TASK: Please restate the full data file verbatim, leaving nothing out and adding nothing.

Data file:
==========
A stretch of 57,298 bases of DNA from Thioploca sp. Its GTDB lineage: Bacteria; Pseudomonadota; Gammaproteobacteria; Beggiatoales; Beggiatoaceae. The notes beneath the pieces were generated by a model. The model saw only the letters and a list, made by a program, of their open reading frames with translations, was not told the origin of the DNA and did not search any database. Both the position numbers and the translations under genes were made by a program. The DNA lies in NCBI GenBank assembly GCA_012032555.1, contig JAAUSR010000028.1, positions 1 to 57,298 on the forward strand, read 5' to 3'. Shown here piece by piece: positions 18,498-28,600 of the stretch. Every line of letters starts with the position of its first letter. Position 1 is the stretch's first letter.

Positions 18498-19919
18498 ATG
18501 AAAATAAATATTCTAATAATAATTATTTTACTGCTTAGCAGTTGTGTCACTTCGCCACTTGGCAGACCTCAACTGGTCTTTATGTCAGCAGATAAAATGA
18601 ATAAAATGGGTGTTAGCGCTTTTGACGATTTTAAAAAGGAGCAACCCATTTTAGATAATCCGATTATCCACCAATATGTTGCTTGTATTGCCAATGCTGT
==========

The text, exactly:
A stretch of 57,298 bases of DNA from Thioploca sp. Its GTDB lineage: Bacteria; Pseudomonadota; Gammaproteobacteria; Beggiatoales; Beggiatoaceae. The notes beneath the pieces were generated by a model. The model saw only the letters and a list, made by a program, of their open reading frames with translations, was not told the origin of the DNA and did not search any database. Both the position numbers and the translations under genes were made by a program. The DNA lies in NCBI GenBank assembly GCA_012032555.1, contig JAAUSR010000028.1, positions 1 to 57,298 on the forward strand, read 5' to 3'. Shown here piece by piece: positions 18,498-28,600 of the stretch. Every line of letters starts with the position of its first letter. Position 1 is the stretch's first letter.

Positions 18498-19919
18498 ATG
18501 AAAATAAATATTCTAATAATAATTATTTTACTGCTTAGCAGTTGTGTCACTTCGCCACTTGGCAGACCTCAACTGGTCTTTATGTCAGCAGATAAAATGA
18601 ATAAAATGGGTGTTAGCGCTTTTGACGATTTTAAAAAGGAGCAACCCATTTTAGATAATCCGATTATCCACCAATATGTTGCTTGTATTGCCAATGCTGT